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On 19 January 2013, when at the ‘2RN’ VFR approach point, the pilot of a Piper PA-44 aircraft, registered VH-MHZ (MHZ), attempted to broadcast an inbound call to Bankstown Tower, however, the pilot reported that the call was over-transmitted. Shortly after, a second inbound call was broadcast, which the pilot reported was again over-transmitted. The pilot of MHZ determined that communications with Bankstown Tower could not be established due to radio congestion and he elected to maintain his current heading and altitude. The aircraft subsequently entered the Bankstown control zone (CTR) without a clearance.

Soon after, the pilot and passenger of a Hawker G36 aircraft, registered VH-JKL, observed an unidentified aircraft in their 2 o’clock position at about the same altitude. Shortly after, air traffic control advised the pilot of JKL of an unidentified aircraft to the south, about 0.5 NM away. The pilot replied that he would descend and monitor the aircraft. The pilot reported descending 50-100 ft and conducting a slight right turn. As MHZ passed overhead JKL, vertical separation reduced to 200 ft and then increased to 400 ft as JKL descended.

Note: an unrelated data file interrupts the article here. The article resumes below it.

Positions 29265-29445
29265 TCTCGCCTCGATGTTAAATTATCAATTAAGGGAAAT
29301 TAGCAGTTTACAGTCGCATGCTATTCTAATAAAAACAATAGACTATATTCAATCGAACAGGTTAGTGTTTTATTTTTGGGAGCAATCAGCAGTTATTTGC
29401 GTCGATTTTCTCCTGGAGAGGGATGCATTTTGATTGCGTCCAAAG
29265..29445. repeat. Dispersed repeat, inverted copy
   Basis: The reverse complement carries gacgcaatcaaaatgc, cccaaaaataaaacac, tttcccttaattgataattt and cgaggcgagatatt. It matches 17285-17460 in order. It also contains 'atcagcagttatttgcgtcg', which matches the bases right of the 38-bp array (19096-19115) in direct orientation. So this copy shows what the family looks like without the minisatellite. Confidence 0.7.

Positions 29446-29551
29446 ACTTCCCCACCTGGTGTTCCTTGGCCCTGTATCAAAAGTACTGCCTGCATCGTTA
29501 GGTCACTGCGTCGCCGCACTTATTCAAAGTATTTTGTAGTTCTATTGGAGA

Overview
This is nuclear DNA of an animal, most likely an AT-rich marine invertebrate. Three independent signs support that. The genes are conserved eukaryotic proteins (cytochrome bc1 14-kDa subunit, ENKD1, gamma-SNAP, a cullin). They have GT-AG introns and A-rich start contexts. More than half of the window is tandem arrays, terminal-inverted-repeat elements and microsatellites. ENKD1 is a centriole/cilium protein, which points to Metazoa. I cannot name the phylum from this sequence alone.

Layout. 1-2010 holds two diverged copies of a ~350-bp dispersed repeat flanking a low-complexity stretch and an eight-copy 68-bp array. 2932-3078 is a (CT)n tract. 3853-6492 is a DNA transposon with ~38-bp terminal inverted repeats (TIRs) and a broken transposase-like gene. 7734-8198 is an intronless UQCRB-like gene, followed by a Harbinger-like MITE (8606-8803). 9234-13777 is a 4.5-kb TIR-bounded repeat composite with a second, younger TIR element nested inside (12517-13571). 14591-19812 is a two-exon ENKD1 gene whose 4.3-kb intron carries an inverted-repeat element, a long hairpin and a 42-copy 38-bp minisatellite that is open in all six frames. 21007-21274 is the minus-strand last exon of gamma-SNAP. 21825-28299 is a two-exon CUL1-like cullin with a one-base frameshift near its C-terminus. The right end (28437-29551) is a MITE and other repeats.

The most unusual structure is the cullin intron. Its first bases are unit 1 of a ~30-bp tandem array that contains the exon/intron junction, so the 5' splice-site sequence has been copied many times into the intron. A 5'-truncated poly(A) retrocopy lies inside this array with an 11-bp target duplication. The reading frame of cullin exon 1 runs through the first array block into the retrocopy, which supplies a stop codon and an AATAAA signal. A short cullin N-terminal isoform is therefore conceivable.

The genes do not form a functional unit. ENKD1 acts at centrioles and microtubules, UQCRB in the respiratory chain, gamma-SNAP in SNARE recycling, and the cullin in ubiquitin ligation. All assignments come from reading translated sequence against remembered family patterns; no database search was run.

The Civil Aviation Safety Authority visual flight rules guide recommends that pilots should consider initiating radio contact with air traffic control far enough away from the CTR boundary to preclude entering Class D airspace before two-way communications are established. This is particularly important when operating into busy airports such as Bankstown.


Aviation Short Investigation Bulletin - Issue 18

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